Monday, October 13, 2014

WILD - LFF14 - Day Six

You can listen to a short podcast review of this film here:

This movie is based upon the autobiography of Cheryl Strayed, a college student utterly undone by the death of her mother, who became a sex and drug addict, ruined her marriage and decided to hike the 1,100 mile Pacific Crest Trail over three months to clear her head and come to some kind of self-awareness and self-acceptance. 

This could have made for a fascinating and moving story in the manner of last year’s LFF entry, TRACKS, or maybe INTO THE WILD. However, the key defining point of those two movies is that they are not afraid to show their protagonists getting kicked around by life and nature. When Mia Wasikowska tracks through the Australian desert her lips are cracked, her face raw with hot wind, her limbs burned and blistered. We’re not sure what she has come to understand about life but her struggle with it feels credible and her character realistically equivocal. By contrast, in WILD, Reese Witherspoon never allows her character to get roughed up. She hikes for months and complains about stinking but always has squeaky clean hair and a fresh face. Save for the bruises of martyrdom from her backpack and one opening shot of a bloody toenail it’s not credible that she’s undertaking this journey. Her kit always looks freshly laundered. Moreover, she doesn’t seem to encounter any real adversity. Her backpack is comically to heavy to lift up in the first scene, but after thirty seconds she’s walking with it happily. Every man who might be a threat turns out to be charming and even the forest services give her coffee and a donut. Where’s the self-realisation through suffering there? The underwhelming nature of the trip is summed up by the final shot at the Bridge of God - we have been led to believe by its name that this will provide some great epiphany but hey it’s just a steel suspension bridge and she looks at it rather wanly and doesn’t even cross it.

If all this weren’t bad enough, Cheryl’s hiking trip is intercut with flashbacks to her past. Her mother (Laura Dern) is portrayed as a kind of saint - every perfect, smiling, singing and wise. No wonder Cheryl took to heroine failing to live up to this unblemished mother figure. And let’s be honest, there is apparently a limit to how bad Reese Witherspoon will let herself look, even when playing a junkie shooting up in a squat. Contrast this with the actress playing junkie Sanne in Susanne Bier’s stunningly good drama about grief, A SECOND CHANCE. Now that’s how you do emotional trauma and redemption. The final insult is a technical one. You’d think that a movie that spends this long in nature reserves would contain some amazing landscape photography of the kind we found in Mike Leigh’s MR TURNER or Fatih Akin’s THE CUT. But no - director Jean-Marc Vallee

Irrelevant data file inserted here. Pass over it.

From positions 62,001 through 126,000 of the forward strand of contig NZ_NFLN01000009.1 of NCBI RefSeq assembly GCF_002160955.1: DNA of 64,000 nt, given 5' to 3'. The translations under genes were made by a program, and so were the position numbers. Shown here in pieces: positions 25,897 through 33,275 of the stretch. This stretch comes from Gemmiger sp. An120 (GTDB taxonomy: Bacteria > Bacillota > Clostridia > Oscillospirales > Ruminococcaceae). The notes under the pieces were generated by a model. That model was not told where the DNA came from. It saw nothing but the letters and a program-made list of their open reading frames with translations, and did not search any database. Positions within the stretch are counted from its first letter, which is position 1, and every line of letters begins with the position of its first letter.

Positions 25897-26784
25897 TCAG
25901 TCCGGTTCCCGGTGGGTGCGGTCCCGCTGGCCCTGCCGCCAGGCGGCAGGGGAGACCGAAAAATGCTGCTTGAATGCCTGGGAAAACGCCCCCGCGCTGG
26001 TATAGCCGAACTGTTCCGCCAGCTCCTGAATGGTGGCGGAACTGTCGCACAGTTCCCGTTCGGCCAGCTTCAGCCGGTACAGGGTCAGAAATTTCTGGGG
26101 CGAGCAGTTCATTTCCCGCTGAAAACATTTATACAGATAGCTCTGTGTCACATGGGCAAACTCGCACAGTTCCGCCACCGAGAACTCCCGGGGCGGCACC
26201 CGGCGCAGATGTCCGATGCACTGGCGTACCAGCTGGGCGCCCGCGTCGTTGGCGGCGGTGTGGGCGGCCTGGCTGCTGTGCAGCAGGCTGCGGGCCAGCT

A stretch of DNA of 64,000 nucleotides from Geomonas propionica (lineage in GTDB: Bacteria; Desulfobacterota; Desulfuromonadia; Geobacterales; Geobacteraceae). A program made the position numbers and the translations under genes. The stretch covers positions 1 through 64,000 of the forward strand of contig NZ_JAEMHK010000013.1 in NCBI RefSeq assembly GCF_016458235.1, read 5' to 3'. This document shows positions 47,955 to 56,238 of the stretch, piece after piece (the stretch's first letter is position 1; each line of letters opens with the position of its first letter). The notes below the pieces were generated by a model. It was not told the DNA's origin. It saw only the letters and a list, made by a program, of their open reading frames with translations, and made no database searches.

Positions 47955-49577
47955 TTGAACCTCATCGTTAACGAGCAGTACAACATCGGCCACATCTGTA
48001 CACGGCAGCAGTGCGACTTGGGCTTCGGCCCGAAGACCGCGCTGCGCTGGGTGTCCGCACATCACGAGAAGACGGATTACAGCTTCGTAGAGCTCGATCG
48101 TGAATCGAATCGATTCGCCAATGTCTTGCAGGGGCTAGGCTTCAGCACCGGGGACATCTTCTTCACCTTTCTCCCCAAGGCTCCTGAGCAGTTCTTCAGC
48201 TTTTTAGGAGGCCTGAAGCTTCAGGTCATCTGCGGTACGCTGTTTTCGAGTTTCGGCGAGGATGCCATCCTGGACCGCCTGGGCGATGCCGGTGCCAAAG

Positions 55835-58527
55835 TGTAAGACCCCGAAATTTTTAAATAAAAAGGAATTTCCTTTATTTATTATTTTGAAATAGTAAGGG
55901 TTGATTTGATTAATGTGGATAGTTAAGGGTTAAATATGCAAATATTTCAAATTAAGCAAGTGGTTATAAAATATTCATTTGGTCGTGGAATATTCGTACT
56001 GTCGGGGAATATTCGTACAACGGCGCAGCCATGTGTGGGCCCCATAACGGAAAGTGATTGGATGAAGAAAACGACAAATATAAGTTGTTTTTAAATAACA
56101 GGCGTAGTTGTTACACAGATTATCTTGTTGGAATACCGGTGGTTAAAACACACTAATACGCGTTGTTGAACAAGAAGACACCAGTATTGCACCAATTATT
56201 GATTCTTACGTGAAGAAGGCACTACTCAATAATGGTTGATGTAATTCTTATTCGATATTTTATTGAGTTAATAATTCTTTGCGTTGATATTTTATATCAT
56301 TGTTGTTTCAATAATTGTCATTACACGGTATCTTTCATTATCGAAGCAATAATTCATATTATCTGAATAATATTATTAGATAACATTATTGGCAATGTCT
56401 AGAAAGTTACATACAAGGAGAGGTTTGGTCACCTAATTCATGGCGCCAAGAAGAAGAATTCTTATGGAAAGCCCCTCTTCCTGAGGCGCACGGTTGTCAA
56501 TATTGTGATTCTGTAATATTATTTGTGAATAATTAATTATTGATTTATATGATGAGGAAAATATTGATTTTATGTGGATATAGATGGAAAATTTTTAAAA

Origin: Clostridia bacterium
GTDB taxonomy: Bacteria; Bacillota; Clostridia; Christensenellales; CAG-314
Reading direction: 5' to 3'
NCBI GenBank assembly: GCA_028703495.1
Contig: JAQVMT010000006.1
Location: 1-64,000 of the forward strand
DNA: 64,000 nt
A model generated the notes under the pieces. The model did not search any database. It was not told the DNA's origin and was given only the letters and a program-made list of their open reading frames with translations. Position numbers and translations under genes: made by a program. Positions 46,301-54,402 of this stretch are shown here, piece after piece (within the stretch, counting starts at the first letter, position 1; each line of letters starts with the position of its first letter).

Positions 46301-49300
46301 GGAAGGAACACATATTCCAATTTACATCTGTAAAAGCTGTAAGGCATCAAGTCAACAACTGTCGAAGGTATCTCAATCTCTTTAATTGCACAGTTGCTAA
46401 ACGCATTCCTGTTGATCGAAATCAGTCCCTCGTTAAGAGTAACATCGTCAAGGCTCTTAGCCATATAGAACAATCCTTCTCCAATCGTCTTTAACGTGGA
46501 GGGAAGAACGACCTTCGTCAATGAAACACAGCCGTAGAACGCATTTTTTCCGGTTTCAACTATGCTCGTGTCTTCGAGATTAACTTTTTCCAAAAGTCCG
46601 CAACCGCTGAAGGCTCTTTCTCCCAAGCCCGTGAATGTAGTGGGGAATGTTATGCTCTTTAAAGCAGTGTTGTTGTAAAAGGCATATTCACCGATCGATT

(DALLAS BUYERS CLUBand cinematographer Yves Belanger - give us nothing that is out of the ordinary - nothing that makes us feel Cheryl’s head clear and her heart soar. 

Overall, one can’t help but feel that this is a cynical attempt for Reese Witherspoon to break out of the rom-com’s she’s now too old for and to earn an Oscar. I know it’s a thin year in the Best Actress race but it would be shocking indeed to see this do well either in awards season or at the box office. Avoid.

WILD has a running time of 115 minutes and is rated R. The movie played Telluride, Toronto and London 2014. It opens in the USA on December 5th, in the UK on January 16th, in Estonia on January 30th, in Germany, New Zealand, Austria and Romania on February 5th, in Denmark, Italy and Portugal on February 19th, in the Netherlands on February 26th, in Belgium, France and Norway on March 5th.

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